19: How the Monuments Came Down Additional Resources
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CC BY-ND
Rating

How the Monuments Came Down explores the complex history of Richmond, Virginia through the lens of Confederate monuments, supported by an extensive visual record never before presented in a single work.Through personal stories from descendants and history-makers, the film uncovers how Confederate monuments came to shape Richmond’s landscape and why protestors demanded they come down.How the Monuments Came Down is a production of Field Studio, in association with VPM.

Subject:
History/Social Sciences
American History
Virginia History
Material Type:
Activity/Lab
Lesson
Primary Source
Reading
Teaching/Learning Strategy
Author:
Trish Reed
Date Added:
09/24/2021
Acts of Resistance
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In this learning experience, the students will analyze multiple primary source documents as well as secondary information sources to understand this watershed event in Virginia and US History. The three men who will be studied in this experience ran away from their slave-holding captors and made their way to Fort Monroe. Upon arrival, military leadership at the fort claimed that the run-aways were enemy contraband and therefore could be confiscated by the Union forces. They were declared free through this war-time loophole and when the news spread, many other African Americans would soon start coming to Fort Monroe to claim their freedom as well.  Students begin by examining the records of enslaved people who ran away “to the enemy” (Union forces). Finally, students will use a Cost/Benefit analysis chart to guide their analysis of secondary information sources and develop an understanding of the concepts of resistance and a working knowledge of the event of Mallory, Baker, and Townsend sparking one of the first blows to the system of slavery.

Subject:
History/Social Sciences
American History
Virginia History
Material Type:
Lesson
Author:
#GoOpenVA Administrator
CHRISTOPHER MATHEWS
Date Added:
04/13/2021
African American Migration
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The students will analyze five primary resource images. A Jamboard activity focuses on the African American Great Migration and its push /pull factors (an attached slide show may be used as an alternative). The Jamboard activity allows for student participation, so it can be used as an observation teacher formative assessment.

Subject:
History/Social Sciences
American History
Virginia History
Material Type:
Lesson
Author:
#GoOpenVA Administrator
Lillian Allen-Brown
Date Added:
05/05/2021
African American Service in US War Efforts
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In this lesson, students will survey the extent of and experiences of African Americans in military service during US war efforts from the Revolution to the Vietnam Conflict using a Hyperdoc (see attached) that can be assigned using your LMS system.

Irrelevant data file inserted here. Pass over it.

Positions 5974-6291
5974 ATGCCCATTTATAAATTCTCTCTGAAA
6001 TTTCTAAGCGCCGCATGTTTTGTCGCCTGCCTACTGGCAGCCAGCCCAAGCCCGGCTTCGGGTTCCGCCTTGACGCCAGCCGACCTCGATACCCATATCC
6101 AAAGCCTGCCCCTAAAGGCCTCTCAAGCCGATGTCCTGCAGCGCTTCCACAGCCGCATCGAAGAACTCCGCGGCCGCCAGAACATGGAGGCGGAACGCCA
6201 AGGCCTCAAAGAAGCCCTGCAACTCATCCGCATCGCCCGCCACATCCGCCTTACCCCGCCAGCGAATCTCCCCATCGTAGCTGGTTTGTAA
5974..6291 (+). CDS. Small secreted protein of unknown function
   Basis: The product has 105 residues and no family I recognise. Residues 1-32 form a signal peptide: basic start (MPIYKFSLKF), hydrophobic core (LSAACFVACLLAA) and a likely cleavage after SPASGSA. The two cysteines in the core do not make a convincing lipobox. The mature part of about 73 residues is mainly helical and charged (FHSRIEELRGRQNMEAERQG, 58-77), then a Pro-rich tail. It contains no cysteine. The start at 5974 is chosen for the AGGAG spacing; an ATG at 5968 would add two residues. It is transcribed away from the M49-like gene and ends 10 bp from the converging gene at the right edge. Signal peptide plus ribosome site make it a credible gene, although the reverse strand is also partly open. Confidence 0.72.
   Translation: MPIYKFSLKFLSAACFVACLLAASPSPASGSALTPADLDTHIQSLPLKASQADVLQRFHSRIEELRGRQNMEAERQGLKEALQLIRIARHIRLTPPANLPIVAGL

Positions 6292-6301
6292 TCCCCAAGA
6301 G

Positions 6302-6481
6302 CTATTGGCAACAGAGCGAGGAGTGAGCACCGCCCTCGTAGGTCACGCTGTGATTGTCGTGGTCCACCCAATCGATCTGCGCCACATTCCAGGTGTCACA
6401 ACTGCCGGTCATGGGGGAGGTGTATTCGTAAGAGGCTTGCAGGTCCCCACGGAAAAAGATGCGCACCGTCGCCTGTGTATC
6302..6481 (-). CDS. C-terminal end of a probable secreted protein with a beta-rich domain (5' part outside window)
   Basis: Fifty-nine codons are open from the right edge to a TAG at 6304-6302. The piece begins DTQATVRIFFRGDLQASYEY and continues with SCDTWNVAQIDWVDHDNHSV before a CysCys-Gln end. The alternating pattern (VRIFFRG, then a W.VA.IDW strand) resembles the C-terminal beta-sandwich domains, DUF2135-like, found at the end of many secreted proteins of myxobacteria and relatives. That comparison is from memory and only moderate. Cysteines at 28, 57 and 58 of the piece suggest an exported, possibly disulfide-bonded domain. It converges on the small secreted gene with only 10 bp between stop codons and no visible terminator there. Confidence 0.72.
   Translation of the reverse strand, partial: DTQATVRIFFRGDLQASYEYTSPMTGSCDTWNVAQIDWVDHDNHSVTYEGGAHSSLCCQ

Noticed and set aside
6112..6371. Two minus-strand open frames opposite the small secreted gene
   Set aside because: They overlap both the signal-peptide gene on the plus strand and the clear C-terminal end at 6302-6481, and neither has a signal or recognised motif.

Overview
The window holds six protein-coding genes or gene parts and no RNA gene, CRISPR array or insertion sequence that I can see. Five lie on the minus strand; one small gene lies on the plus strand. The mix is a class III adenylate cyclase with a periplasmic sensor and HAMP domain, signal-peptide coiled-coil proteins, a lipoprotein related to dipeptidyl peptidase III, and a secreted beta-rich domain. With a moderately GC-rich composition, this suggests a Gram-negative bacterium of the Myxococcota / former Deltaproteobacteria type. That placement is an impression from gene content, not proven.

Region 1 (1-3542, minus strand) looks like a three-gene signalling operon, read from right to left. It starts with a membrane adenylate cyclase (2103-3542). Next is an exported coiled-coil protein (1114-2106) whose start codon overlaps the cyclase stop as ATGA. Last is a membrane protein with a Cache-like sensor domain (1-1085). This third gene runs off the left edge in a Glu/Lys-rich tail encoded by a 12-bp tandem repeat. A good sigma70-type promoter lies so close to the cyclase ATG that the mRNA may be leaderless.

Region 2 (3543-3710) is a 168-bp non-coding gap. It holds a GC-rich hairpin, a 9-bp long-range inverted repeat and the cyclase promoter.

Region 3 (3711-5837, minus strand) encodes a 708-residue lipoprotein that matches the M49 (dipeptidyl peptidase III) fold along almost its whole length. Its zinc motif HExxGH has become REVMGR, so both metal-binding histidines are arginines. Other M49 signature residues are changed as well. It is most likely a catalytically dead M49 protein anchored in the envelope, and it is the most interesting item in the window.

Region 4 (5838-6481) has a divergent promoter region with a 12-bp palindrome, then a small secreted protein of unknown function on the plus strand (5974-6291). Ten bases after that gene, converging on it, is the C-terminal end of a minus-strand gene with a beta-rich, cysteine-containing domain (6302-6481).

Subject:
History/Social Sciences
American History
Government and Civics
Social Sciences
Virginia History
Material Type:
Lesson
Author:
#GoOpenVA Administrator
Holly Wikewitz Means
Date Added:
05/07/2021
America's 2nd Founding
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In this learning experience, the students will complete a primary source inquiry into the impacts of Reconstruction on Black experiences in Virginia and the South. The students will use the Claim-Evidence-Reasoning structure to defend one of two claims.Students will analyze sources that depict/detail Black experiences and perspectives before, during, and after the Reconstruction. This learning experience will be most effective after students have been introduced to the what and when of Reconstruction.

Subject:
History/Social Sciences
American History
Government and Civics
Virginia History
Material Type:
Lesson
Author:
#GoOpenVA Administrator
CHRISTOPHER MATHEWS
Date Added:
04/15/2021
Cases for Freedom
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Students will investigate through primary and secondary sources the dynamics of the development of race relations in early colonial Virginia from court cases between 1640 to 1656. The story and cases of John Punch (1640), John Casor (1655), and Elizabeth Key Grinstead (1656) are known to be some of the first freedom suits in the Virginia colony. Students will then investigate slave codes from 1705 to determine how colonial officials justified the treatment of enslaved people.

Subject:
History/Social Sciences
American History
Government and Civics
Social Sciences
Virginia History
Material Type:
Lesson
Author:
#GoOpenVA Administrator
Date Added:
05/07/2021
Civil Rights Sorting Cards
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Students will match the name, phrases and picture. The cards focus on the specific VDOE SOL essential knowledge, adapts to the required SOL 1 Primary resource learning components, and activates the multiple learning styles. The Task Cards allow multiple SOL strand concept review. The teacher can use them in a small group, tiered groupings, and independent study.

Subject:
History/Social Sciences
American History
Government and Civics
Virginia History
Material Type:
Lesson
Author:
#GoOpenVA Administrator
Lillian Allen-Brown
Date Added:
05/06/2021
Declaration of the Rights of Man and of the Citizen
Unrestricted Use